The Bowes Museum > Exhibitions > 2016 > Shelf Life – The Ornaments Are Talking To Me

Shelf Life – The Ornaments Are Talking To Me

Clarke’s Cabinets of Time Lost, Curated by Mark Clarke
15 October - 12 February 2017 

Are you a collector or hoarder of treasured or favoured items? Does handling them trigger memories, whether happy or sad? How do you remember loved ones after they are gone?  

Mark Clarke’s innovative new exhibition challenges our perception of collecting and remembering, and art versus accumulation. In a series of surprisingly cheery assemblage sculptures Belfast born Mark ponders the theme of life, love and loss. Using familiar mantelpiece ornaments, junk shop tat and car boot treasures, these poetic interpretations of the homemade shrine explore dementia, obsession, good and bad taste, fine art versus outsider art, displacement behaviour and celebrity culture.  

Mark Clarke’s latest piece of work, that takes the form of five monumental, crowded shelves, was inspired by his mother, who died of Alzheimer's, and is a poetic reinterpretation of her homemade shrines. The idea for Clarke's vast assemblages came to him when clearing out the family house in Belfast after her death. The shelves are arranged in various themes: Dinnertime, Once Upon A Time, Time To Kill, Showtime and Prime Time and are made up of over 1000 disparate individual objects. Although no one piece is of any  particular financial value, every piece is imbued with imagined memories, a modern day momento mori. The objects that range from tourist dolls and China dogs to tambourines and paint tins, form an unexpected counterpoint to the fancy French collection of Joséphine Bowes, who collected her own possessions for the The Bowes Museum founded in the 19th century.

Belfast born Mark Clarke is an assemblage artist known for his complex 3D narratives that are a collage of anachronistic cultural references. Notable works include Clarke’s Cabinets of Cures commissioned by Wellcome Collection, Belfast Boy: Clarke’s Cabinet of Home, Heart and Hearth for The Holburne Museum and Clarke’s Cabinet of Eyries for Alexander McQueen. 

Clarke studied Visual Communications at Edinburgh College of Art. After graduation he worked on a wealth of media titles from The Guardian to Honey magazine. In the 1990’s he contributed to many TV and film projects with clients including Dreamworks Productions, BBC and Carlton Television.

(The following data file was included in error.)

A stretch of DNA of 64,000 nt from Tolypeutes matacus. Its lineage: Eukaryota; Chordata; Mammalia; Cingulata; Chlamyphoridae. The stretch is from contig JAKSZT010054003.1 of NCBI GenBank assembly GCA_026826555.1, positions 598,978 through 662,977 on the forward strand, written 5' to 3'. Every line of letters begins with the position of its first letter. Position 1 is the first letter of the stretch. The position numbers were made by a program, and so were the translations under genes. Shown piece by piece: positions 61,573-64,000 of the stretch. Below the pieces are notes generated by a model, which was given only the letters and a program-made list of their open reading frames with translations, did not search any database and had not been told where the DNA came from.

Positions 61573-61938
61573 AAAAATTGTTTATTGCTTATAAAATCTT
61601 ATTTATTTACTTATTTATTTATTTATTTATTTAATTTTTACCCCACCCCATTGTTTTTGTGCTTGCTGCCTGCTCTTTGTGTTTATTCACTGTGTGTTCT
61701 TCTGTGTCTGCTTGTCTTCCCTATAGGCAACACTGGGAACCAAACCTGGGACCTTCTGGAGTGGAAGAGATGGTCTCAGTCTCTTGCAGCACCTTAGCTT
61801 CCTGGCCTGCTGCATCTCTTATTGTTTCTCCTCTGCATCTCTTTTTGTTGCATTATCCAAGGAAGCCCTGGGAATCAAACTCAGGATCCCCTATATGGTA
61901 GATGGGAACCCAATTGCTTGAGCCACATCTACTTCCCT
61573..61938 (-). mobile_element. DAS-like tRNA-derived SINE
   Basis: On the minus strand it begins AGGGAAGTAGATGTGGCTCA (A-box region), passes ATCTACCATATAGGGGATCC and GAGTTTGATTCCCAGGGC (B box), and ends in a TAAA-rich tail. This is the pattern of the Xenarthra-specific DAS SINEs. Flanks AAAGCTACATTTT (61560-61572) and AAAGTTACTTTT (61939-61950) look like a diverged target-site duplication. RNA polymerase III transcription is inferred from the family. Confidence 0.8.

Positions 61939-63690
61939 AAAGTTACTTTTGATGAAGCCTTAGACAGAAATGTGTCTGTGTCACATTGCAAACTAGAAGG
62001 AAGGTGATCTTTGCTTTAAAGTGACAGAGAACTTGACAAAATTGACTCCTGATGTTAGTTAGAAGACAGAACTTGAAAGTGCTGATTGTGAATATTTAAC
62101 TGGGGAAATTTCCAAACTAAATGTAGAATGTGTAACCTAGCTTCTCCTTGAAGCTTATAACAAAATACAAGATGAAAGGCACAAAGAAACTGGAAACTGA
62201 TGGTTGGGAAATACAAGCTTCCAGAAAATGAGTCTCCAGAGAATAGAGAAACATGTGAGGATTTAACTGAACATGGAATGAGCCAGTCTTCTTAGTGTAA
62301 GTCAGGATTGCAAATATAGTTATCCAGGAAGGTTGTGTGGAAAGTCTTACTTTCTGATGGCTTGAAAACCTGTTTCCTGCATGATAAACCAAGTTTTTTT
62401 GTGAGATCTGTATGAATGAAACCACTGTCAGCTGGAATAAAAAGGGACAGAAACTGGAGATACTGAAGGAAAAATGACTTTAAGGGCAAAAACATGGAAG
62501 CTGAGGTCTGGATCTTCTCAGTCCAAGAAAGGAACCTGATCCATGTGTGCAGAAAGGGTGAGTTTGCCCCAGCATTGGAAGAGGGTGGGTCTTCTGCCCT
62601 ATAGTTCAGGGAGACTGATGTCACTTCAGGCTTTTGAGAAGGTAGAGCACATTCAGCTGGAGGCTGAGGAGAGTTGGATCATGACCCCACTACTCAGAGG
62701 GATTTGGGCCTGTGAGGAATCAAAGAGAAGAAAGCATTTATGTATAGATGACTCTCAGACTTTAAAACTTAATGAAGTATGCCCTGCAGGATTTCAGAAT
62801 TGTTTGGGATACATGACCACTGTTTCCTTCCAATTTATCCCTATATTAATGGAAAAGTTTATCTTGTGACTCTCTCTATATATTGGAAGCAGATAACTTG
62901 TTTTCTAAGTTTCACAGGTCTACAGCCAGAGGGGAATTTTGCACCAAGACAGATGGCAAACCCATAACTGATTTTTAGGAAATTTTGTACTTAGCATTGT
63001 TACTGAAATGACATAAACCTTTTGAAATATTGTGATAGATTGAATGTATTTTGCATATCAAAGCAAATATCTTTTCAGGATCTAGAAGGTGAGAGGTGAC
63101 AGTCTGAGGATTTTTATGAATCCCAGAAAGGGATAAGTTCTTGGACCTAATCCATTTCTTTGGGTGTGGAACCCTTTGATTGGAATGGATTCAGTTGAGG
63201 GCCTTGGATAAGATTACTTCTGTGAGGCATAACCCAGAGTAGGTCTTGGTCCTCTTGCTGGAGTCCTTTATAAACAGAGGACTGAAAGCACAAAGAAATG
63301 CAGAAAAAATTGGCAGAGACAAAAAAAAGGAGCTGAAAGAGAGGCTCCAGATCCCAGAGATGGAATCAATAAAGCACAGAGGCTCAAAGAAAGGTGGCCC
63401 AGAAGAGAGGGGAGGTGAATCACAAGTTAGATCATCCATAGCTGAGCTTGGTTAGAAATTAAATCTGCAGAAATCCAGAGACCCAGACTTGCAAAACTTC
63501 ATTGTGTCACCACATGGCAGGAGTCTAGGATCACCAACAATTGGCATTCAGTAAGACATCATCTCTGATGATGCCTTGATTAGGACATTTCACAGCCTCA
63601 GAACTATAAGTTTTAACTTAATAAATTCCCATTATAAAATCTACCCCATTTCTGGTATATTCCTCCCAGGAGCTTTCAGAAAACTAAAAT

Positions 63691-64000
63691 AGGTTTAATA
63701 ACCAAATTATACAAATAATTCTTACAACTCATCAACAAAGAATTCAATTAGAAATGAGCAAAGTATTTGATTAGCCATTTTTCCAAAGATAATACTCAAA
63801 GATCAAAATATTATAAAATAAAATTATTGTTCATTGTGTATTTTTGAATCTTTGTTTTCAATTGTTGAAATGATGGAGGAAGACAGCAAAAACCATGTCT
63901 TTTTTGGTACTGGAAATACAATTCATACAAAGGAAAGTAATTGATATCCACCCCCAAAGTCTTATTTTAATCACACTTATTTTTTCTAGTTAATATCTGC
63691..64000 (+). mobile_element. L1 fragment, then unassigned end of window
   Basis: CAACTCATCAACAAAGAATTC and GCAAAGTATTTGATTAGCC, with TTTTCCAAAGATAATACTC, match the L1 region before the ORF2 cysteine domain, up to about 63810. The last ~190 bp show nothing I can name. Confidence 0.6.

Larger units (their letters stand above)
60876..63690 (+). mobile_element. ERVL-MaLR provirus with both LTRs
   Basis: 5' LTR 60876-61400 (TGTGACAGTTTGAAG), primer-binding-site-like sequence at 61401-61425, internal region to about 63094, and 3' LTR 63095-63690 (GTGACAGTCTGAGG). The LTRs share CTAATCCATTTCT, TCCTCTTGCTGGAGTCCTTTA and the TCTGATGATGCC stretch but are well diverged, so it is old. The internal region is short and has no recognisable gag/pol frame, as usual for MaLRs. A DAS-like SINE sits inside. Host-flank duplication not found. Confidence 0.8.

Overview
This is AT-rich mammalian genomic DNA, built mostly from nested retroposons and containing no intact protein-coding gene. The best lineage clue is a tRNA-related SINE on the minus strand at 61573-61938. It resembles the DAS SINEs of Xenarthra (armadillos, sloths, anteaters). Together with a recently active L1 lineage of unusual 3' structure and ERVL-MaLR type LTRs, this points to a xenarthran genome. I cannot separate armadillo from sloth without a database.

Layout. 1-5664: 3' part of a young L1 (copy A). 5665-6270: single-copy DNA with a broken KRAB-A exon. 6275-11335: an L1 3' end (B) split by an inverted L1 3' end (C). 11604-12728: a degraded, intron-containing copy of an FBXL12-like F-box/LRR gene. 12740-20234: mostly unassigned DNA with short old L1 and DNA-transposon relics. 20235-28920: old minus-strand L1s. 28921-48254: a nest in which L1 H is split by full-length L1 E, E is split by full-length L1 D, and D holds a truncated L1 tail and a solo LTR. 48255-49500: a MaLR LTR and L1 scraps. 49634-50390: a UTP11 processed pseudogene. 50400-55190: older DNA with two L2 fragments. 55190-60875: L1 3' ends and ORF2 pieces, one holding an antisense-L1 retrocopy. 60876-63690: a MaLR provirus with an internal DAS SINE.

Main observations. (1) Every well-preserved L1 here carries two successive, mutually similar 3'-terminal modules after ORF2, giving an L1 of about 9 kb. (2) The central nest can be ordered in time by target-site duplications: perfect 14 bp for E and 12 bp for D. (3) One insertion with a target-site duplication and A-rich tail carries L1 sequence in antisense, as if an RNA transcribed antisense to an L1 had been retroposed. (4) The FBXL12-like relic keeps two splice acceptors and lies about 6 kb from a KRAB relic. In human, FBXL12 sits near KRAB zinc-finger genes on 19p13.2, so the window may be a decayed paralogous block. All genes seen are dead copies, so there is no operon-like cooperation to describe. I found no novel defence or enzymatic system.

In 2009 he relocated to the west country to concentrate on more long-term art based projects. He works out of his studio overlooking Bristol and divides his time between his Somerset home, London and his native Belfast.

Related Events

Dementia Friendly Day, 11 November, 11.00 - 5.00,
Come and experience this exhibition on a quiet day in the Museum, with a higher level of lighting.

The Alzheimer’s Society: Singing for the Brain, 11 November, 10.30 - 12.00 
Members of the Barnard Castle Singing for the Brain group will be meeting for a special Remembrance Day singalong in the lovely setting of the Museum’s Jubilee Room. There will also be the opportunity to view this exhibition with Nicky Tulloch from The Alzheimer’s Society. Those of you who are interested or potentially interested in joining in with Singing for the Brain, or bringing a friend or relative to the group in the future are welcome to attend without paying Museum admission. 

Image Captions

DINNER TIME © John Taylor

The Bowes Museum grounds are open!

Due to the government announcement on Thursday 17 December, that County Durham is to remain in COVID tier 3 restrictions, The Bowes Museum unfortunately will remain closed to all visitors. However, the grounds remain open to visitors from 10.00 - 4.00 daily, and we are currently hosting a woodland fairy trail, two spring trails and outdoor guided tours are available from 29 March 2021.

As we have already been shut for a number of weeks and there is much uncertainty around possible further restrictions, we have decided to use this period to undertake some work in Café Bowes, alongside performing some much-needed structural repairs to the building, notably to the windows. January and February are usually quieter times for the Museum, often due to severe weather, so we believe that this is the best time to carry out such works with the least amount of disruption to our visitors.

We have therefore decided to remain closed for a period of four weeks following any near-future tier 2 announcement from the government, as this will allow us time to deep clean the Museum prior to reopening our doors once again. We will, of course, keep you updated as the guidelines change.

Your ongoing support during these unprecedented times is hugely appreciated and we very much look forward to welcoming you back into the building as early as possible in 2021.

We hope to be able to offer a few COVID-safe outdoor events over the coming months, about which we shall make further announcements as soon as possible.